Amanda Beard came to the Olympics with a teddy bear and will leave with a silver medal. And maybe a gold one.
In her first Olympic final, the 100 breaststroke, Beard nearly caught 21-year-old Penny Heyns of South Africa, who set a world record in the event while qualifying eight hours earlier. Heyns touched just 0.36 seconds ahead of Beard's American-record 1:08.09.
"You never rule her out if there's any water in front of her because that's her strength in the finish," U.S. national team director Dennis Pursley said. "She just ran out of space. That's an encouraging sign for the 200."
Beard should have a better chance against Heyns and 100 breaststroke bronze medalist Samantha Riley of Australia in the 200 breaststroke.
Heyns led the field through the first 50, hitting the wall 1.06 seconds ahead of Beard, who was seventh. But Beard recorded the fastest final 50 in the field (35.38) so that in the end, Heyns touched the wall unsure of whose anthem she'd soon be hearing. Riley finished in 1:09.18.
"Phenomenal," was how U.S. women's coach Richard Quick described Beard's final 40 meters.
"I wanted to break the American record so bad," said the Irvine (Calif.) High sophomore-to-be. "That's what I was coming here to do."
In the first race of the night, Claudia Poll gave Costa Rica its first Olympic swimming gold medal as she won the 200 freestyle, beating world record-holder Franziska van Almsick of Germany, who held on for silver in 1:58.57. Poll won in 1:58.16.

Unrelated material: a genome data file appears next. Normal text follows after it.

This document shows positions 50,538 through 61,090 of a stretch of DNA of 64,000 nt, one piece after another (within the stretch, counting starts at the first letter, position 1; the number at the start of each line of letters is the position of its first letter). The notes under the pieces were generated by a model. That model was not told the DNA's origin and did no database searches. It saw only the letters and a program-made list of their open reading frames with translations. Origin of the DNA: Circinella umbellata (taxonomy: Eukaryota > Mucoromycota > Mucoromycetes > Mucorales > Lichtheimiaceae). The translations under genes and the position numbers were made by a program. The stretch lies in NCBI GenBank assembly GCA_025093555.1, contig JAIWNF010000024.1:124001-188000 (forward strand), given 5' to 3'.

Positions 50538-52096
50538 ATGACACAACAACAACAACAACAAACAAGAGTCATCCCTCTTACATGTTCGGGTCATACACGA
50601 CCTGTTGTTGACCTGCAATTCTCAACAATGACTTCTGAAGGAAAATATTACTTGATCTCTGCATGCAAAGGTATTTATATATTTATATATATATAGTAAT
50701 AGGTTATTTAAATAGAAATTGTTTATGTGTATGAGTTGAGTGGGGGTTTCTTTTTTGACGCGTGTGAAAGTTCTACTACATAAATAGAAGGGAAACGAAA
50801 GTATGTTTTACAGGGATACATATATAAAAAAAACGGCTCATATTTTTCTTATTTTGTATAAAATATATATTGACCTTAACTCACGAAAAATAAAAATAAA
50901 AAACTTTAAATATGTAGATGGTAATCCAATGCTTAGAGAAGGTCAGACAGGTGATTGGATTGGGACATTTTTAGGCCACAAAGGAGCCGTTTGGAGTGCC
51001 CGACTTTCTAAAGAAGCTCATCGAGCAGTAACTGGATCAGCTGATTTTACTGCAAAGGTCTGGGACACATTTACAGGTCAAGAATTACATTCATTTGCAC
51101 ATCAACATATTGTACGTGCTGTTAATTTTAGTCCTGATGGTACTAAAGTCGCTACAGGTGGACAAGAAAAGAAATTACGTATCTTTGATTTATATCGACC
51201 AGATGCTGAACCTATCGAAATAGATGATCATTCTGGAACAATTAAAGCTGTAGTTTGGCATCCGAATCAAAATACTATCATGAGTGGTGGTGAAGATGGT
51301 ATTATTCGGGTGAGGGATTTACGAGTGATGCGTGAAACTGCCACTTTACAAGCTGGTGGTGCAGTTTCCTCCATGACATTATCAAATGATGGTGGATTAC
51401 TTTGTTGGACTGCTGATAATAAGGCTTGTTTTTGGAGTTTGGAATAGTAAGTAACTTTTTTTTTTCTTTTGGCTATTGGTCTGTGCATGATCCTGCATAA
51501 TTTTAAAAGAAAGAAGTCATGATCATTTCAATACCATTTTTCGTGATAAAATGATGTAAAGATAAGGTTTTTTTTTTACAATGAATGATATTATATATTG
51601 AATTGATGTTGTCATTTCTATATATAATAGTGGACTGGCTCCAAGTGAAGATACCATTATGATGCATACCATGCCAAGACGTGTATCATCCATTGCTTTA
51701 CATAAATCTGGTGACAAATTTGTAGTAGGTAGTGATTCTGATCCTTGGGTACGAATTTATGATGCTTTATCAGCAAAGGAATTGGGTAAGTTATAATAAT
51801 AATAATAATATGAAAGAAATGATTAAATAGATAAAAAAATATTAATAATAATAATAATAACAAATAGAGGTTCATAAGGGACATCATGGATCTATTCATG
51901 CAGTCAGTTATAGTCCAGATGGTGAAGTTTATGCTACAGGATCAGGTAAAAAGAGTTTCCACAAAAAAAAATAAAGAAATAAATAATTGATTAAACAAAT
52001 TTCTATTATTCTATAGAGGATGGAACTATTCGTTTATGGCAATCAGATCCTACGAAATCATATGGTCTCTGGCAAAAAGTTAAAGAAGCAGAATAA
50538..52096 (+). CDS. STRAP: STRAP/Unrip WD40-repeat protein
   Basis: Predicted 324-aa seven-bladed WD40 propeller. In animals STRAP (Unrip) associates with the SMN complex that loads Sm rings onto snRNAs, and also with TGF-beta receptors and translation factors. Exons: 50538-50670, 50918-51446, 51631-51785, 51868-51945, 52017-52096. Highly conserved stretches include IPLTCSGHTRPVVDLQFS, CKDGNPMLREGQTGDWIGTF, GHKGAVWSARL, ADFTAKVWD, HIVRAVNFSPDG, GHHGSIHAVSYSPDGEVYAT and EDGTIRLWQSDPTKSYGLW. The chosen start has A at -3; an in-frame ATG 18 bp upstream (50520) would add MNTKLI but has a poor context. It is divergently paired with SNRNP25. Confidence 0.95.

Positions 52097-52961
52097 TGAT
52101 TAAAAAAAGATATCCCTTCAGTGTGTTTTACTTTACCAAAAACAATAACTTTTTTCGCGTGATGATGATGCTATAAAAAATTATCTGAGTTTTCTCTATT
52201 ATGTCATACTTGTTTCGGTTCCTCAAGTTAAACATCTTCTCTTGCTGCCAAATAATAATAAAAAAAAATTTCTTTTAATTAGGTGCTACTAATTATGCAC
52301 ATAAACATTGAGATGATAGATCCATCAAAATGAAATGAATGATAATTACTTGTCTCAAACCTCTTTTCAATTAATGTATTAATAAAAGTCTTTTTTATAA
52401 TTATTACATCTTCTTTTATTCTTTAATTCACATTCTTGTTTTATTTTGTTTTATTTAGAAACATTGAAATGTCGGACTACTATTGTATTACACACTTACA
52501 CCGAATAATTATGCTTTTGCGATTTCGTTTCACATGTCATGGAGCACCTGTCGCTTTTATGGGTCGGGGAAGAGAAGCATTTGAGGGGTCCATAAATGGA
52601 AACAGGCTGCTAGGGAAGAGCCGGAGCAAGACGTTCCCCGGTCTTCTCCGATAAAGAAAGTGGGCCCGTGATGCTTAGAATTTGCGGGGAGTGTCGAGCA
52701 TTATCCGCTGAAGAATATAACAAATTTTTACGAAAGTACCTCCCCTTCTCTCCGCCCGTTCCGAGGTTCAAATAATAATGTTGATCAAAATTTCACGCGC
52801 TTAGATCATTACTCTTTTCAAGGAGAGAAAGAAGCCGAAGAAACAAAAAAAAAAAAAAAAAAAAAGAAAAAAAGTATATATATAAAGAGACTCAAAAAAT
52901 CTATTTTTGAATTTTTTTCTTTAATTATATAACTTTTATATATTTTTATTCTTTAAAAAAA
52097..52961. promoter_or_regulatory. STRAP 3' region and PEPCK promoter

Van Almsick, who collected two silvers and two bronzes when she was 14 at the Barcelona Games, was far from happy to be denied the gold she had set her heart on.
"Records, world championships, European championships, they're all nice but they're not the Olympics," van Almsick said.
"I am annoyed with myself and I can't be happy with this silver. I wanted to do more and get a better time," she said.
Poll, 23, passed van Almsick about 80 meters into the race and never gave up her lead. Her sister, Silvia, won Costa Rica's only other Olympic swimming medal, a silver in the 200 free in 1988.
The United States missed a medal by the length of a fingernail. Germany's Dagmar Hase outstretched Trina Jackson of Jacksonville to gain the bronze in 1:59.56. Jackson was one-hundredth of a second behind.
"I don't even remember the race," Jackson said. "I just remember touching the wall, looking up and seeing I was one one-hundredth behind."
The other American, Cristina Teuscher of New Rochelle, N.Y., finished sixth.
China failed to advance any of its four female entrants to Sunday night's finals. Le Jingyi won the 100-meter freestyle Saturday, but none of China's other women has made it out of the preliminary rounds.
This is a stunning turnaround from the 1994 World Championships, where China's women won 12 of 16 gold medals. A doping scandal followed, which resulted in increasingly vigilant drug testing. This appears to have resulted in slower times at the Olympics, American coaches believe.